Because he did!

Updated: Oct 17, 2021

It has been a blessing over the past few years to share information, history, stories, and family lineage with so many. We always seem to find some amazing things, moments, or people in our past that answer the reason why We Are. Today, we will share one story of how changing one's perspective can have a ripple effect on so many. I introduce you to, Rev. John Leighton Wilson, D.D.

His home stood on this site. With his wife, Jane Bayard Wilson, he served as a Presbyterian missionary on the western coast of Africa 1833-1852. He advocated ending the slave trade and by 1844 had freed all his own slaves. Foreign Mission Secretary in the Presbyterian Church for 33 years, he served as a chaplain, C.S.A. Reverend Wilson felt repugnant in keeping slaves as a missionary and man of Christ. He wrote letters to his betrothed, Jane Bayard, in 1833, and additional missionaries advising of his plans to manumission or free all but two slaves.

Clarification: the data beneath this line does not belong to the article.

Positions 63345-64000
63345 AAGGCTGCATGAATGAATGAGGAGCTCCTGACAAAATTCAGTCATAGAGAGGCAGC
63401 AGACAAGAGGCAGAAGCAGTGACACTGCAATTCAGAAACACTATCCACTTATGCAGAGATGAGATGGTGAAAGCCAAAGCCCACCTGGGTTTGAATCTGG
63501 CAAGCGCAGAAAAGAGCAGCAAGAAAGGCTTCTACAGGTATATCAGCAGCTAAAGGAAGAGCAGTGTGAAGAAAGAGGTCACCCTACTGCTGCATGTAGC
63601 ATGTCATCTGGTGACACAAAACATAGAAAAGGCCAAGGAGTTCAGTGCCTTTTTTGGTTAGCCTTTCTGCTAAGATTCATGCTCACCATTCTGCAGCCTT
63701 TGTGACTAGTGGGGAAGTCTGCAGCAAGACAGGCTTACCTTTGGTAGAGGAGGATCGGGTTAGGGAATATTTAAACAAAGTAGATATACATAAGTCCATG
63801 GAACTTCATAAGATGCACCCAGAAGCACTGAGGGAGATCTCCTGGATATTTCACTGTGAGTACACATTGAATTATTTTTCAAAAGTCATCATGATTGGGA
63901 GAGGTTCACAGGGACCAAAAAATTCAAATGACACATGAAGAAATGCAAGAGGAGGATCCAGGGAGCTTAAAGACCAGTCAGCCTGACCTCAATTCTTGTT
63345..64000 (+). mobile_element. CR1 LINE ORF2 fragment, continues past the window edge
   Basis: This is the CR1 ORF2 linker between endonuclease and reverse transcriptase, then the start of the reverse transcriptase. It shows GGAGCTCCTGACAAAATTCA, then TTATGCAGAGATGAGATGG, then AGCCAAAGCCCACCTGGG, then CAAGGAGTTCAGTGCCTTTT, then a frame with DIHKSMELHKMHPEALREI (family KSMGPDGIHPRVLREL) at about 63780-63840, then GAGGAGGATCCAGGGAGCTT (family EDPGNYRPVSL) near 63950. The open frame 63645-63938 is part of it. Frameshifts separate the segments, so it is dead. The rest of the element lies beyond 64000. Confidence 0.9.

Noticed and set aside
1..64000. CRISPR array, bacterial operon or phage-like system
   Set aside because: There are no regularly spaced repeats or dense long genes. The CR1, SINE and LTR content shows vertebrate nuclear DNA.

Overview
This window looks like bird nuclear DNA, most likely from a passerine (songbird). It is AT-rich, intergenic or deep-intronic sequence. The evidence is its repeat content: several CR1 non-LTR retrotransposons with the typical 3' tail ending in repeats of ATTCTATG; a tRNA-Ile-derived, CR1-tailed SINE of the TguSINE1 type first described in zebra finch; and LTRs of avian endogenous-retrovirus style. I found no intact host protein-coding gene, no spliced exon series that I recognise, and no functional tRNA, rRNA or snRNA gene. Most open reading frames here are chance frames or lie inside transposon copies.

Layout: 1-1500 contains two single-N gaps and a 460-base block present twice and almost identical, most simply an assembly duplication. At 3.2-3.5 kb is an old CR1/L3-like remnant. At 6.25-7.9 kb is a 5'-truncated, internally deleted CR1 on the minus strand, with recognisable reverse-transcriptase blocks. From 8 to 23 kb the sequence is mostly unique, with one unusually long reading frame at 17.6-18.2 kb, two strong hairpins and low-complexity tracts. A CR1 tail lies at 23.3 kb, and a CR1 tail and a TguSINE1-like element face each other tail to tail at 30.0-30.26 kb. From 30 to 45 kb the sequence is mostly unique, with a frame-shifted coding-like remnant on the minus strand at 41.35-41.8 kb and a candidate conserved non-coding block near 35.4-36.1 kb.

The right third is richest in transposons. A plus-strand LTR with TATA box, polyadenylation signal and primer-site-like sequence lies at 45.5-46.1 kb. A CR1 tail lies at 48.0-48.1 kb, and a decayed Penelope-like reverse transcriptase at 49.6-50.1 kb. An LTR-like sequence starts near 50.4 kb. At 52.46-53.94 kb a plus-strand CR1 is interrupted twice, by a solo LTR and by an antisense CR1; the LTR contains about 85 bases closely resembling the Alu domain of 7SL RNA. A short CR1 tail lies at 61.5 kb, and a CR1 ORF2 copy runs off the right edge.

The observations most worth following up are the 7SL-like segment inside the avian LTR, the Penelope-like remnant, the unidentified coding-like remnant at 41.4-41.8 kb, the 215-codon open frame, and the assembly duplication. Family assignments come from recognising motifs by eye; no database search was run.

The slaves that were freed, traveled to Liberia at an exorbitant cost to Rev. Wilson. John and Jessie eventually where given their papers as free-person and headed north to Boston with Mr. Samuel Wilson after conference on who owned the two boys and also one girl. We do not know what happened to the young girl, but we have news on John and Jessie Wilson.

John was taught the carpenter's trade, and, it is said, received pay for his services. As his head grew gray he was known as Uncle John, who boasted that he had "gone through the Seminary" with his young master, and would talk as grandly as if he had taken the full course with Mars Leighton" (Dubose, 2021).

Hamden C. Dubose, 2021 also states how "he always lived on the plantation, and was a faithful, kind, and trustworthy servant. When the Federal armies passed through the country during the war he helped to hide the valuables and to take care of the horses concealed in the swamps, and several times when Dr. Wilson was compelled to leave home he placed John in charge of his family and property."

He did the unthinkable before it became law of the land.

A significant historical year for this entry is 1844, the year he finished the manumission of al slaves owned by Jane Bayard Wilson. Excerpts of his letters to her and several other missionaries can be found in his Memoir.

#Abolition #UndergroundRailroad #HistoricalMarker

Dubose, H. C. (2021). Memoirs of Rev. John Leighton Wilson, D.D.: Missionary to Africa, and Secretary of Foreign Missions. Legare Street Press.

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